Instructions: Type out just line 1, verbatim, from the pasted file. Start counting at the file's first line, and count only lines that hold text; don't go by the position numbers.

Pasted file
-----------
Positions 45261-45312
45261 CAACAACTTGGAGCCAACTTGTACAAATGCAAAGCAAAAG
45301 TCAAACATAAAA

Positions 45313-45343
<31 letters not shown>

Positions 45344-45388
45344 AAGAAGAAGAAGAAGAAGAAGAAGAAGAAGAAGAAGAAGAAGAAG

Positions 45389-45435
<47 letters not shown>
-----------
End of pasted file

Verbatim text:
Positions 45261-45312